As the Minnesota Vikings open training camp, there will be information emanating from their Eagan facility that will be important or at least somewhat significant. There will also be a lot of things that just don’t matter. It can be helpful for fans to know the difference.
Obviously, holdouts (the Vikings don’t have any), arrests (again, none — knock on wood), and serious injuries or surgeries (knocking on all the wood) matter. The Sidney Rice hip surgery during camp in 2010 mattered. Teddy Bridgewater’s knee injury in 2016 – which technically happened after training camp had ended – mattered a lot. Had Dalvin Cook held out last July, it would have mattered. Have any Vikings players been arrested during camp since the team moved its workouts from Mankato to Eagan? Not throwing shade at Mankato. I’m just pointing it out.
Position battles, to the extent that there are any, will matter. However, we really won’t know the position battle “winners” until the Vikings kick off in Week 1.
Along with these obviously important storylines, as well as other vital things for fans to consider, such as where to have food and cocktails after watching the workouts – I suggest Union 32 (close proximity, wall of beer taps) or Cooper’s (if you want more of a dive bar feel) – there will be a lot of noise that you can filter out.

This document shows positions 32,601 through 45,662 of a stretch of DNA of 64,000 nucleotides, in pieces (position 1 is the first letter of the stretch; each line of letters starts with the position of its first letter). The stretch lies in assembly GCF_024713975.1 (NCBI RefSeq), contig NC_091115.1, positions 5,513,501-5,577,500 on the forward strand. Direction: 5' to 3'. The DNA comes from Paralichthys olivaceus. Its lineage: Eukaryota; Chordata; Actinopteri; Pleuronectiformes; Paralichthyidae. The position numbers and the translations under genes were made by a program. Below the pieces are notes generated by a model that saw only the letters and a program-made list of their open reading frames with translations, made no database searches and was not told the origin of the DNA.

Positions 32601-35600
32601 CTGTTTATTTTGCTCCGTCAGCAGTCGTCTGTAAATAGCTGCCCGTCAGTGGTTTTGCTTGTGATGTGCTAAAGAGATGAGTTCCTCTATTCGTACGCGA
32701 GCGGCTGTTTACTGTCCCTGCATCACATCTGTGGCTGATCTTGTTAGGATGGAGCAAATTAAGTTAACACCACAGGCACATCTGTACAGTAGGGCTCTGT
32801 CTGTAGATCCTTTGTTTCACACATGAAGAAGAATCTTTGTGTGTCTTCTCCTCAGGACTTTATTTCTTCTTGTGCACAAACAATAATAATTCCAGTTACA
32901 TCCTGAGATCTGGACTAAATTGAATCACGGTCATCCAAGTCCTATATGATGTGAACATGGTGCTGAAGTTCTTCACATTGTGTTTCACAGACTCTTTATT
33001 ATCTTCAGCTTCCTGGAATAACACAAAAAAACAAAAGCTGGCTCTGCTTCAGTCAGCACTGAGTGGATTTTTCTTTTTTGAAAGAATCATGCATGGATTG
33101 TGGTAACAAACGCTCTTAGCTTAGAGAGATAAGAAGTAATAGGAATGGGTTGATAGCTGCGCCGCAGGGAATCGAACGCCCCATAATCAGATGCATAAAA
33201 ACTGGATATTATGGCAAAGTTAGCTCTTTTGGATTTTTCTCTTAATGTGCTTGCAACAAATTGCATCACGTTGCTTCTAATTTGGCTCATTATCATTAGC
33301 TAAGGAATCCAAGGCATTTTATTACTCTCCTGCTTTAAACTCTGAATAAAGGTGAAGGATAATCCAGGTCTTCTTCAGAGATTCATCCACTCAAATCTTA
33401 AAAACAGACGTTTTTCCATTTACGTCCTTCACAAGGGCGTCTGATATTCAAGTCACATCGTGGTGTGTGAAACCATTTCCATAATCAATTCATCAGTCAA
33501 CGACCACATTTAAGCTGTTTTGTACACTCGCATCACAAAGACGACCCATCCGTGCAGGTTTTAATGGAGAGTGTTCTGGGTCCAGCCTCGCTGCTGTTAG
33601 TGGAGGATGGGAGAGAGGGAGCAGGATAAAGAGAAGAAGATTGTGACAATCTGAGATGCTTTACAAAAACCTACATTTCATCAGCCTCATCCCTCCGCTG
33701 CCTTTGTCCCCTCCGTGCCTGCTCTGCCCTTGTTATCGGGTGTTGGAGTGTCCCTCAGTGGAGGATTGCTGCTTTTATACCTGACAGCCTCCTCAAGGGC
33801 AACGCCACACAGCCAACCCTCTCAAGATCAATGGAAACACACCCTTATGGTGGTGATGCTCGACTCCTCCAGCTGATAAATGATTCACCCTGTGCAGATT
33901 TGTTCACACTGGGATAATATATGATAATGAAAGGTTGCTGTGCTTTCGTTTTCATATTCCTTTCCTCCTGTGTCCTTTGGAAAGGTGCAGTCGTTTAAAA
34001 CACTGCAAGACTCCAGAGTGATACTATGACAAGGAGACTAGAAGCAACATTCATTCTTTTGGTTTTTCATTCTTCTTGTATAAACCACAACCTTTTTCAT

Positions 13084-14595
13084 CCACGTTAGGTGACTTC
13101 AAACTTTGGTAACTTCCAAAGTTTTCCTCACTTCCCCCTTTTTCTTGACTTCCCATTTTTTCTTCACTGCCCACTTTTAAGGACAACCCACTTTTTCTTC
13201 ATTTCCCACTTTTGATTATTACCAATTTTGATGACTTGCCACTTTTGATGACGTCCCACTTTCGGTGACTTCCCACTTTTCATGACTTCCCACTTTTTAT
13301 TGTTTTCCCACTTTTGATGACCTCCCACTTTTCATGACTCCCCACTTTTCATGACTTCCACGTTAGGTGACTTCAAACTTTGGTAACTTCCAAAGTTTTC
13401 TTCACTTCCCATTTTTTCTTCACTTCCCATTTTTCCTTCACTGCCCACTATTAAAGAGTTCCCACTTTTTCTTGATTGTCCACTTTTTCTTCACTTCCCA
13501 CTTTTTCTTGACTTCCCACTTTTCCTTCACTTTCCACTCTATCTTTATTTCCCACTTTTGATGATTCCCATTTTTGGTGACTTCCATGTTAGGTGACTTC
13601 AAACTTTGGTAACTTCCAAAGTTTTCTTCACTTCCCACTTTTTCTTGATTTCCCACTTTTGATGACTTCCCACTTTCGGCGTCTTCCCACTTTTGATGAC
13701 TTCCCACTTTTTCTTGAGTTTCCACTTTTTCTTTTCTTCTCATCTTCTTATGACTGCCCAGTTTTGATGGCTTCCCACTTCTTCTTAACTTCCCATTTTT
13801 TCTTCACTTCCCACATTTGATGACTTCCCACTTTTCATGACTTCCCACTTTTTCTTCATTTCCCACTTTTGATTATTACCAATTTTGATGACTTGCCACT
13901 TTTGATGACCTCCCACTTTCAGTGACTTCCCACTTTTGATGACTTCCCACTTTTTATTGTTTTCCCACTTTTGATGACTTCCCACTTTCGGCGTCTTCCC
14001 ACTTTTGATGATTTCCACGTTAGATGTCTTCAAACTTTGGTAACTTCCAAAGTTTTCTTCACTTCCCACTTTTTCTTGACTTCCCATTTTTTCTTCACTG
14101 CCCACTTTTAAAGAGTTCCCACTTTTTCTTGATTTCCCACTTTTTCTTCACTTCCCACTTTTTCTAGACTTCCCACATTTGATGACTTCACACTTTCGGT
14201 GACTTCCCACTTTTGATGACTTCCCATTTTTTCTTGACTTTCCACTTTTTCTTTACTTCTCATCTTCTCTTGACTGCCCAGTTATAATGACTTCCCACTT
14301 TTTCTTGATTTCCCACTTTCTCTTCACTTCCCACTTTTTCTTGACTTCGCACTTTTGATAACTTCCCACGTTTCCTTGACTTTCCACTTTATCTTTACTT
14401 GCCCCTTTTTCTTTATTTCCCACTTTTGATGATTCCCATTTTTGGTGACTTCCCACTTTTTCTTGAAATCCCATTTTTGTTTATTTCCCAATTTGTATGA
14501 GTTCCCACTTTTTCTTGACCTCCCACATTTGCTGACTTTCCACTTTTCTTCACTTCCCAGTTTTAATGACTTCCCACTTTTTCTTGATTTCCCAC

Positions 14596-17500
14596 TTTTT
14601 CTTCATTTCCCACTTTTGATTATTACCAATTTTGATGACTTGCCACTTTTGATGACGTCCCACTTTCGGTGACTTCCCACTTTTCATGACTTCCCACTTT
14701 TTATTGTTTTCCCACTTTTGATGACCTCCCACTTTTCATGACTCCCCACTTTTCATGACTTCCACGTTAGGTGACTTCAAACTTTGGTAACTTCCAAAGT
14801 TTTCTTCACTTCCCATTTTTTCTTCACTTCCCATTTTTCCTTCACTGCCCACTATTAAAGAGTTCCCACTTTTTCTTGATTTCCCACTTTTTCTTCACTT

With that in mind, here are the top 10 things that don’t matter during training camp:
Who doesn’t love a good donnybrook or fracas during camp? Unless someone really gets molly-whopped and winds up injured, all that results from fights are highlights for the sports segment on your local TV news and ticked-off coaches. Usually, the players wind up shaking hands, calling it a “heat of the moment” thing, and move on. And if they don’t become buds, it usually doesn’t matter — as long as the team wins games during the season.
9. Highlight plays
Along these same lines, one or two highlight-reel catches that go viral on the Twitter machine can’t offset dropped passes or running the wrong route. You’re going to see some flashy plays on TV or social media. Just remember they call them highlights for a reason. The lowlights you don’t see usually have more of a bearing on playing time for any individual player. Moreover, looking good in shorts is one thing. Making plays during preseason games is generally more impactful.
8. Players in the “Best shape of their lives”